Scientists have scraped the old notion that men are more likely to stray than women
They now believe that it is a person's power, rather than gender, that plays the greatest role in infidelity.
A team of researchers conducted an anonymous Internet survey of 1,561 adults and found that there is a higher risk of unfaithfulness in people of positions of power, no matter the sex.
"There has been a lot of research in the past that indicates that gender is the strongest predictor of infidelity, but none of these studies have been done on powerful women," the Daily Mail quoted lead researcher Joris Lammers as saying.
Lammers and his team also measured other variants such as confidence, distance and the perception of risk as it relates to infidelity.
"People often assume that powerful men may be more likely to cheat because they have risk-taking personalities or because of distance, such as frequent business trips that many powerful people go on," he said.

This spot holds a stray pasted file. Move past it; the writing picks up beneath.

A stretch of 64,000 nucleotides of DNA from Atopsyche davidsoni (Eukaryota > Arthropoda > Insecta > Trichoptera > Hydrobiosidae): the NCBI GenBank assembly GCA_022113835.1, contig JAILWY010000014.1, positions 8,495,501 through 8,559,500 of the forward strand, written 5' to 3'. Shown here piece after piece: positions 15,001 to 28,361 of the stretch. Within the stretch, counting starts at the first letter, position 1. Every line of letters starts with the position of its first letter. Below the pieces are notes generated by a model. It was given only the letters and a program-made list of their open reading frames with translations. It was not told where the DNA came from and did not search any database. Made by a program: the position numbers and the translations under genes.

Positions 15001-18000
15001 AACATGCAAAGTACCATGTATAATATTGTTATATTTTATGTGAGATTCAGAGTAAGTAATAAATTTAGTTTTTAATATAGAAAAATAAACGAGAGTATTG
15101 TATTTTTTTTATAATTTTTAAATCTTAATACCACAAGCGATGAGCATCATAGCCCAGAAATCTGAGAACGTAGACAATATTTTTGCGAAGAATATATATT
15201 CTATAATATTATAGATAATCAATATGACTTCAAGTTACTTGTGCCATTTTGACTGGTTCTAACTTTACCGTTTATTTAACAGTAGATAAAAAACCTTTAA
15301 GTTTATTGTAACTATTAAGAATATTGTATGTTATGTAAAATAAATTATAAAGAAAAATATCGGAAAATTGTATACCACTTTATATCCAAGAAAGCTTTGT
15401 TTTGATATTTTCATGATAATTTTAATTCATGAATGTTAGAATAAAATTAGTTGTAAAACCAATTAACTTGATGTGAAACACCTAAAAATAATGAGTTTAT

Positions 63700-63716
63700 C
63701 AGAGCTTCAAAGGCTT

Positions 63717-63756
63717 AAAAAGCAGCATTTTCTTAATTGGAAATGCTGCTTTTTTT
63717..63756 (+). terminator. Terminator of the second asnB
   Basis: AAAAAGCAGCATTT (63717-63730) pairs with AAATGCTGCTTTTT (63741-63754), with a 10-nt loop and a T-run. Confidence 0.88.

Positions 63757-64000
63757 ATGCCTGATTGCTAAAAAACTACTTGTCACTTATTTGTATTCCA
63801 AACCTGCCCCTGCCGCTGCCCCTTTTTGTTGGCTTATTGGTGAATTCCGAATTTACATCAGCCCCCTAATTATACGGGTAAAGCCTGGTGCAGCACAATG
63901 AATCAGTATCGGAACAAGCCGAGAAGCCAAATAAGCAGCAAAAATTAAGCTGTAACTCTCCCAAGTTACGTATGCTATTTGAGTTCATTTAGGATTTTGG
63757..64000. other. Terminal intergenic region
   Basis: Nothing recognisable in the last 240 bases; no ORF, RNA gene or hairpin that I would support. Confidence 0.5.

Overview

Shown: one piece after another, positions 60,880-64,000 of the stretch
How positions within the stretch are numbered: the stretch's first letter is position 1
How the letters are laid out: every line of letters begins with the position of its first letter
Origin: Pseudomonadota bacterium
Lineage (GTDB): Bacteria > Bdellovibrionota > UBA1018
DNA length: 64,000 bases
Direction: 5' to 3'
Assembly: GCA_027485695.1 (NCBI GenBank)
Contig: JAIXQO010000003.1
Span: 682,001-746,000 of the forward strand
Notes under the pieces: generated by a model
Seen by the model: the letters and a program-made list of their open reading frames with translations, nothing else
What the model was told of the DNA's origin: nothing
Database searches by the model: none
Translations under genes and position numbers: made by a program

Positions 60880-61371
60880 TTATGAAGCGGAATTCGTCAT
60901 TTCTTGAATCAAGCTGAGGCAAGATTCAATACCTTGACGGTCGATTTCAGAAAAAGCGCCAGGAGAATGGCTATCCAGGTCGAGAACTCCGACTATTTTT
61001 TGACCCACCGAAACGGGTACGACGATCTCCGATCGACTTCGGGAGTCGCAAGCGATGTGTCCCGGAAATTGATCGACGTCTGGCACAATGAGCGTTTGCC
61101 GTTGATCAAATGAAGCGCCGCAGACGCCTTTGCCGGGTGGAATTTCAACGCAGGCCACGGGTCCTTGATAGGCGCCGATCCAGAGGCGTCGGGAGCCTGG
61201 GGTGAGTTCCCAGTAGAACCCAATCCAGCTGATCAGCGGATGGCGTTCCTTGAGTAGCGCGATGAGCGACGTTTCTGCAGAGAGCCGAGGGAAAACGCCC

"We found little correlation between either of the two," he added.
"As more women are in greater positions of power and are considered equal to men, then familiar assumptions about their behaviour will change," he added.
The study revealed two key discoveries to why powerful people cheat.
First, there is a strong association between power and confidence, and the amount of confidence a person has is the strongest link between power and unfaithfulness.
Second, the researchers found that among powerful people, gender made no difference in past digressions or the participants' desires to cheat.
And, the study said, we as a society do not hear about more women cheating because there simply aren't as many women in positions of power as their male counterparts. Source